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If you want to understand a culture, look at its drugs of choice. February 23, 2017

Posted by tkcollier in health, In The News, Lifestyle.
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Scarface!!!!!!!!!!1“Drugs have always reflected a simpler, consistent truism. Sometimes we have wanted out of ourselves, sometimes we’ve wanted out of society, sometimes out of boredom or out of poverty; but always, whatever the case, we have wanted out. One can only guess where this is leading America and Trumponomics will be hard pressed to reverse it. In the past, this desire was always temporary — to recharge our batteries, to find a space away from our experiences and the demands of living pressed upon us. However, more recently, drug use has become about finding a durable, lengthier, existential escape — a desire that is awfully close to self-obliteration.”

Source: If you want to understand a culture, look at its drugs of choice.

Alcohol more harmful than heroin, cocaine, study finds November 1, 2010

Posted by tkcollier in health, Lifestyle.
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The study, published in the prestigious British medical journal The Lancet,  found that heroin, crack cocaine, and metamfetamine were the most harmful drugs to individuals (part scores 34, 37, and 32, respectively), whereas alcohol, heroin, and crack cocaine were the most harmful to others (46, 21, and 17, respectively). Overall, alcohol was the most harmful drug (overall harm score 72), with heroin (55) and crack cocaine (54) in second and third places.

Marijuana, ecstasy and LSD scored far lower in the study, paid for by Britain’s Centre for Crime and Justice Studies

Experts said alcohol scored so high because it is so widely used and has devastating consequences not only for drinkers but for those around them.

When drunk in excess, alcohol damages nearly all organ systems. It is also connected to higher death rates and is involved in a greater percentage of crime than most other drugs, including heroin.

via Alcohol more harmful than heroin, cocaine, study finds – CTV News.

What We Believe – Poll August 31, 2010

Posted by tkcollier in Humor, Lifestyle, News and politics.
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The latest 60 Minutes/Vanity Fair poll, which surveyed 847 adults by telephone nationwide earlier this month, tracks Americans thoughts on a variety of topics from Afghanistan and illegal drugs to Mel Gibson and sexual harassment at work.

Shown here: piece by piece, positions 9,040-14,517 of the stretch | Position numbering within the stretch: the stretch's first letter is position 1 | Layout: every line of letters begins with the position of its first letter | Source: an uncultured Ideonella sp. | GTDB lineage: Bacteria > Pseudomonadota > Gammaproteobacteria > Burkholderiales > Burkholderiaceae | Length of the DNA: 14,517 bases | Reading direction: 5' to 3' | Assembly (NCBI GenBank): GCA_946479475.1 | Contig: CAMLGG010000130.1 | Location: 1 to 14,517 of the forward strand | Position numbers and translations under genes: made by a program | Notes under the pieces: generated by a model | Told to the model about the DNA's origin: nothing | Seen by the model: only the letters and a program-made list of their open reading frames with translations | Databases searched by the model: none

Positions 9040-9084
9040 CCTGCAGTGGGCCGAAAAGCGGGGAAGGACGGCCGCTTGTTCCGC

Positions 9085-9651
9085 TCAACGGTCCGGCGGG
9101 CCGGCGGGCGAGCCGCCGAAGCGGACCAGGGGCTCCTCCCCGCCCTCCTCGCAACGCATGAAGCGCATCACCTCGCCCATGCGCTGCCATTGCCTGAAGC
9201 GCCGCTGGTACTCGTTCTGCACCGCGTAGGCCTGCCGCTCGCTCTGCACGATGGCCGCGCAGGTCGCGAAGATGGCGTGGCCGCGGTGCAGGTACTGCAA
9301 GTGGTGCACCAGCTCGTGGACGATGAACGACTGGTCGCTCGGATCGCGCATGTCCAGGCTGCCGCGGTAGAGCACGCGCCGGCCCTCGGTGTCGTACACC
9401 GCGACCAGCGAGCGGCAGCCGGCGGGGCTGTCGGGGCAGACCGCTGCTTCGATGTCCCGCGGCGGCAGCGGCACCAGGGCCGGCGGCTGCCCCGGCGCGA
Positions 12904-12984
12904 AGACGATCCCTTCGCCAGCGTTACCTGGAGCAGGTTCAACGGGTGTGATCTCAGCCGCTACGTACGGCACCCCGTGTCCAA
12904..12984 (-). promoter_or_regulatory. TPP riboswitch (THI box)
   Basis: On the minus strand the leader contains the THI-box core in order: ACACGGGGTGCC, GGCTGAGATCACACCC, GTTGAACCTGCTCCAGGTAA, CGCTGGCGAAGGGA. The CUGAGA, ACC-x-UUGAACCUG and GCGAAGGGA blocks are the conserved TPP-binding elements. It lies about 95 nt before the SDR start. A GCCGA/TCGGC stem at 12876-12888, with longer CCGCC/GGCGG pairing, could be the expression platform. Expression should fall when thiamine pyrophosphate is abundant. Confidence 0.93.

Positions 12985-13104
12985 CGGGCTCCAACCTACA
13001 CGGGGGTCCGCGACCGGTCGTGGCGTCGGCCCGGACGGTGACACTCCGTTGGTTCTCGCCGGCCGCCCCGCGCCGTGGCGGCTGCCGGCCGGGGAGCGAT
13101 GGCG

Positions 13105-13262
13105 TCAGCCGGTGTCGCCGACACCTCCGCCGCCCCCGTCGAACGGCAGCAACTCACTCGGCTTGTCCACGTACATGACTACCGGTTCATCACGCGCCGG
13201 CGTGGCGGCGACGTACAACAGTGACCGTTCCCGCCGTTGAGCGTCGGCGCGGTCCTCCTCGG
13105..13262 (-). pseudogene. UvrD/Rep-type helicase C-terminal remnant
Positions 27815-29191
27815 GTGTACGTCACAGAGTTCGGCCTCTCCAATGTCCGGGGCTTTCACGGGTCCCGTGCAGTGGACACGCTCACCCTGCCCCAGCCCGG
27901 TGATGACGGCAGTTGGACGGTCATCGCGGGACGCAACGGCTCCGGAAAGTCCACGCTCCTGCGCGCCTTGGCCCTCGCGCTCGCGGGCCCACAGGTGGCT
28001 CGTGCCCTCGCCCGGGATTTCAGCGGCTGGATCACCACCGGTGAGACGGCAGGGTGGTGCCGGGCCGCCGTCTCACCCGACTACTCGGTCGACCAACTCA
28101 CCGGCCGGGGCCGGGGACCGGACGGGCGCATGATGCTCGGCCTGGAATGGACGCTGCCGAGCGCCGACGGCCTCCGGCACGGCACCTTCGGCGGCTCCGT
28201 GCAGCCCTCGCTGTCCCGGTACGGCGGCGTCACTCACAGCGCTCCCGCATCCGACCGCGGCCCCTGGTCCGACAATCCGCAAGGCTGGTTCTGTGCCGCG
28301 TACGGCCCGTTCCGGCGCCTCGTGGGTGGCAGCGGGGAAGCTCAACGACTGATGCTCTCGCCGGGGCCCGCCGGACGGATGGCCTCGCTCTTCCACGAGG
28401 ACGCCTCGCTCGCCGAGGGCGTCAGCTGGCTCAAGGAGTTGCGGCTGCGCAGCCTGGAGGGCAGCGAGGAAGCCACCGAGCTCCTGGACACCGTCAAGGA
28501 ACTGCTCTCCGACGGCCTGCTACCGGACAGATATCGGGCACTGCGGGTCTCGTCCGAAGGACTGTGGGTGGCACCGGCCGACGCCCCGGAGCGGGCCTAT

Some highlights:

— 33% of people think ghosts are likely to actually exist; while another 30% voted for the existence of U.F.O.’s. A smaller percentage of folks think vampires, the Loch Ness monster and Bigfoot could exist. Sadly, King Kong and Godzilla did not make the list.

— Nearly 90% of Americans would not try LSD, ecstasy, heroin, crystal meth or crack one time — even if  there was no possibility of harmful physical consequences, criminal charges or addiction.

The October 2010 60 Minutes/Vanity Fair Poll | The Magazine | Vanity Fair.

Pot Growers Bemoan Legalization March 23, 2010

Posted by tkcollier in Business, Lifestyle.
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A Shelter Cove, Ca. resident, Anna Hamilton said she is “intimately involved” with the marijuana industry and has seen the market get worse over time due to changing marijuana laws. ”I’ve lived here 20 years and every time there’s been a discussion, an open discussion, about marijuana, it has emboldened people to grow more pot with less fear,” she said. “As it’s become more widely grown, the prices dropped. The effect on our local economy is harsh.”

Hamilton believes it will be “devastating” to the North Coast region — or, what is referred to as the Emerald Triangle — and would displace thousands of people who grow, process and distribute marijuana. ”We have to embrace marijuana tourism, marijuana products and services — and marijuana has to become a part of the Humboldt County brand.

In addition to ballot measures aiming to legalize marijuana for recreational use, a bill for legalization is also being promoted as a way to save the state’s ailing economy.

A 2009 analysis from the State Board of Equalization cites a 2006 report that estimates that California produced $13.6 billion in marijuana in 2006.

via ‘What’s after pot?’ Local businesses, community leaders, marijuana industry reps to meet about a post-pot economy – Times-Standard Online.